Latest KFF Health News Stories
Spending the money effectively and equitably is a tall order for state and local governments, and a lack of transparency in the process is already leading to fears of misuse.
Doctors have no national standards on when to order urine tests to check whether adult ADHD patients are properly taking their prescription stimulants. Some patients are subjected to much more frequent testing than others.
More than 600,000 people are released from prisons every year, many with costly health conditions but no medications, medical records, a health care provider, or insurance.
Lawmakers are considering creating standards to set Medicaid reimbursement rates. But industry observers wonder whether the move would be too little, too late to bolster a beleaguered industry.
Las hispanas y asiáticas han informado que usan más cosméticos en general que las mujeres negras y blancas no hispanas.
Washington state regulators found formaldehyde, lead, and arsenic in lipstick, powder foundations, skin lotions, and hair products marketed to and popular with women of color. Now legislators there are seeking to ban the products and, like at least a dozen other states, make up for lax federal rules.
The First Step Act was supposed to help free terminally ill and aging federal inmates who pose little or no threat to public safety. But while petitions for compassionate release skyrocketed during the pandemic, judges denied most requests.
Since 2006, federal officials have been charged with setting up a network to let various parts of the U.S. health system share information during emergencies. It still hasn’t been built or even planned, even after the communication and data-sharing failures put on display during the pandemic.
Private equity groups are cashing in on rising rates of alcohol and drug addiction in the U.S. But they aren’t necessarily investing in centers with the best treatment standards, and they often cut extra services.
More states are moving to specialized managed-care contracts solely to handle medical and behavioral services for foster kids. But child advocates, foster parents, and even state officials say these and other care arrangements are shortchanging foster kids’ health needs.
In the months since Roe v. Wade was overturned, training groups in North Carolina have seen an uptick in interest from people wanting to become abortion doulas.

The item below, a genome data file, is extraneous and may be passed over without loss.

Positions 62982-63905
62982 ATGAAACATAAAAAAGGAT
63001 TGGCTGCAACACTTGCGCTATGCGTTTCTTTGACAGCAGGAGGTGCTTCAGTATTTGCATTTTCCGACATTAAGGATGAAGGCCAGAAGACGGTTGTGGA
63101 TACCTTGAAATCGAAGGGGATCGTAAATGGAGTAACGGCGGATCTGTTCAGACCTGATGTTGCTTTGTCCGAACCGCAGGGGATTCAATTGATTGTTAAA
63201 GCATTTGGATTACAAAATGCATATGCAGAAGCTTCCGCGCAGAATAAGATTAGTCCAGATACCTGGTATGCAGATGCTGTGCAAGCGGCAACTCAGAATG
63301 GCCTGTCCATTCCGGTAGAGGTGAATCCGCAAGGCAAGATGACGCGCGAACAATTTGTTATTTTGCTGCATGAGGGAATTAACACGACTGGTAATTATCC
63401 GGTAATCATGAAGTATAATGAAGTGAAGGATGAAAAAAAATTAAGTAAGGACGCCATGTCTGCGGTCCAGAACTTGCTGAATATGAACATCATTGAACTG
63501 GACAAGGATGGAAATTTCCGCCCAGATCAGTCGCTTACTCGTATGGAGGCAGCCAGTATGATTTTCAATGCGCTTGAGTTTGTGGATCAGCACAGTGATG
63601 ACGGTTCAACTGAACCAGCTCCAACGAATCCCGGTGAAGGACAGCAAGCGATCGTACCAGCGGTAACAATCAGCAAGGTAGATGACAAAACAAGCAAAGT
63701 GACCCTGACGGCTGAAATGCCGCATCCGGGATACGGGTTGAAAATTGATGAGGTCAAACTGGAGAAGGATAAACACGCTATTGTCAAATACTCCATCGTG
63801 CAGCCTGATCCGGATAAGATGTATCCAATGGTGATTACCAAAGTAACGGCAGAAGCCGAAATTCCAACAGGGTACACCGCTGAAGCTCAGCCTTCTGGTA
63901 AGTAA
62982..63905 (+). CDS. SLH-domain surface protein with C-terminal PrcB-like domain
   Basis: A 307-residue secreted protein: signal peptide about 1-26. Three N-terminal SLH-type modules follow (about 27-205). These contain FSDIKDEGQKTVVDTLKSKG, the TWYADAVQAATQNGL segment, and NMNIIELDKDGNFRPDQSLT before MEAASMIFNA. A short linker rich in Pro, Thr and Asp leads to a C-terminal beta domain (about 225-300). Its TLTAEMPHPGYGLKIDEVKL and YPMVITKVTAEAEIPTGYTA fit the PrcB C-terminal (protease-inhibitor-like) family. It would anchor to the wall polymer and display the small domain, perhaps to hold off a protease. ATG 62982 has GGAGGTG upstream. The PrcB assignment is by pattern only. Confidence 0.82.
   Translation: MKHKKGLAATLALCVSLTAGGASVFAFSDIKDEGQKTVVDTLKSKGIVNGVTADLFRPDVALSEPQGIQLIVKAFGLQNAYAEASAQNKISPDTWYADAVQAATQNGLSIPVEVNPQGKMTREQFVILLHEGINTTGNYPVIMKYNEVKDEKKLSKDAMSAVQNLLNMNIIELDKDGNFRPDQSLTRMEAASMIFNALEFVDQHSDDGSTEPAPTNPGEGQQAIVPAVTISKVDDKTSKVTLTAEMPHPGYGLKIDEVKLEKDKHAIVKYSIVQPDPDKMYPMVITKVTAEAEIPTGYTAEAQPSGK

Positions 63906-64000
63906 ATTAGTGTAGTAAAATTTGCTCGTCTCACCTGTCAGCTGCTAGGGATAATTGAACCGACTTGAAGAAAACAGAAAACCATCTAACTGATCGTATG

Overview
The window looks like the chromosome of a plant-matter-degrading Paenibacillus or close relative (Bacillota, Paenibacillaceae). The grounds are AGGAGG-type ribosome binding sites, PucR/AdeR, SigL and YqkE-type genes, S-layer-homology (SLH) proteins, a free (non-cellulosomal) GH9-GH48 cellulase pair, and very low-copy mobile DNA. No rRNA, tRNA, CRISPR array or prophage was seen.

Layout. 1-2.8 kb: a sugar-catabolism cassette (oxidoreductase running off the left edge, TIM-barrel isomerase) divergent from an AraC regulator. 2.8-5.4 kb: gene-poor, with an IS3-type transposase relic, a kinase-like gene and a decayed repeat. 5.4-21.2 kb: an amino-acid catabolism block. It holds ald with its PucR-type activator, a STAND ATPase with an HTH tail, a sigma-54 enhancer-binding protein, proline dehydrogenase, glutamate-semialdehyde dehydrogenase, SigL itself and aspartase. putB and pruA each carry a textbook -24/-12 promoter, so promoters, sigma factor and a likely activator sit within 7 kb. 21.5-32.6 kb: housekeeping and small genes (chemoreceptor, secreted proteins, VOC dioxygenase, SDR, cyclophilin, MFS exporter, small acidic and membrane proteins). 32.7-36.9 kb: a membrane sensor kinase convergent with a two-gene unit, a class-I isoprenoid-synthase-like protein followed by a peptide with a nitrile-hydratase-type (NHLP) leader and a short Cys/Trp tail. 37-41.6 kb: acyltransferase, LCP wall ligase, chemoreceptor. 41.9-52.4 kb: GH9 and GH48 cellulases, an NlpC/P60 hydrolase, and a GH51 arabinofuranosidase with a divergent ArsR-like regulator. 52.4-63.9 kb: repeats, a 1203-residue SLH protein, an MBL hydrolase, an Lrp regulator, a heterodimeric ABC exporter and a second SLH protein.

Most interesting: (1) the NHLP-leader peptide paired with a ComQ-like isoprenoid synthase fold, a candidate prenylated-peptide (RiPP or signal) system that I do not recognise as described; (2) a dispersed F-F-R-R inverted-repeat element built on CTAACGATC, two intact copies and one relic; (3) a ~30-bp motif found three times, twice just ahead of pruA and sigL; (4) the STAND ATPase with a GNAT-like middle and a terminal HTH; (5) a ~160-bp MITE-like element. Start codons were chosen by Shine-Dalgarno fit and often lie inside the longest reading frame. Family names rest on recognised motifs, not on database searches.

En muchos casos, la cirugía puede salvar la vida del paciente o mejorar su calidad de vida. Pero la edad avanzada los expone a un mayor riesgo de resultados no deseados, como dificultades en las actividades cotidianas, hospitalizaciones prolongadas, problemas de movilidad y pérdida de independencia.
How do older adults know when the potential benefits from surgery are worth the risks? And what questions should they ask as they try to figure this out? Our columnist asks experts for guidance.
Since 2017, Medicaid expansion has been adopted in seven states where a question was placed directly on the ballot. But campaign leaders say that strategy may not work in Florida and Wyoming, where Republican opposition remains strong.
Some people say it’s reasonable for densely populated areas to receive more settlement funds, since they serve more of those affected. But others worry this overlooks rural communities disproportionately harmed by opioid addiction.
A months-long KHN examination of the system meant to bar fraudsters from Medicaid, Medicare, and other federal health programs found gaping holes and expansive gray areas through which banned individuals slip to repeatedly bilk taxpayer-funded programs.
Improving lung cancer outcomes in Black communities will take more than lowering the screening age, experts say. Disparities are present in everything from the studies that inform when people should get checked to the availability of care in rural areas.
Some doctors and medical practices voluntarily give rebates on a bill if an injury occurs during a procedure, while others will not, an expert says. Here’s how patients can respond.
The cash represents an unprecedented opportunity to derail the opioid epidemic, but with countless groups advocating for their share of the pie, the impact could depend heavily on geography and politics.
Hospitals strike deals with financing companies, generating profits for lenders, and more debt for patients.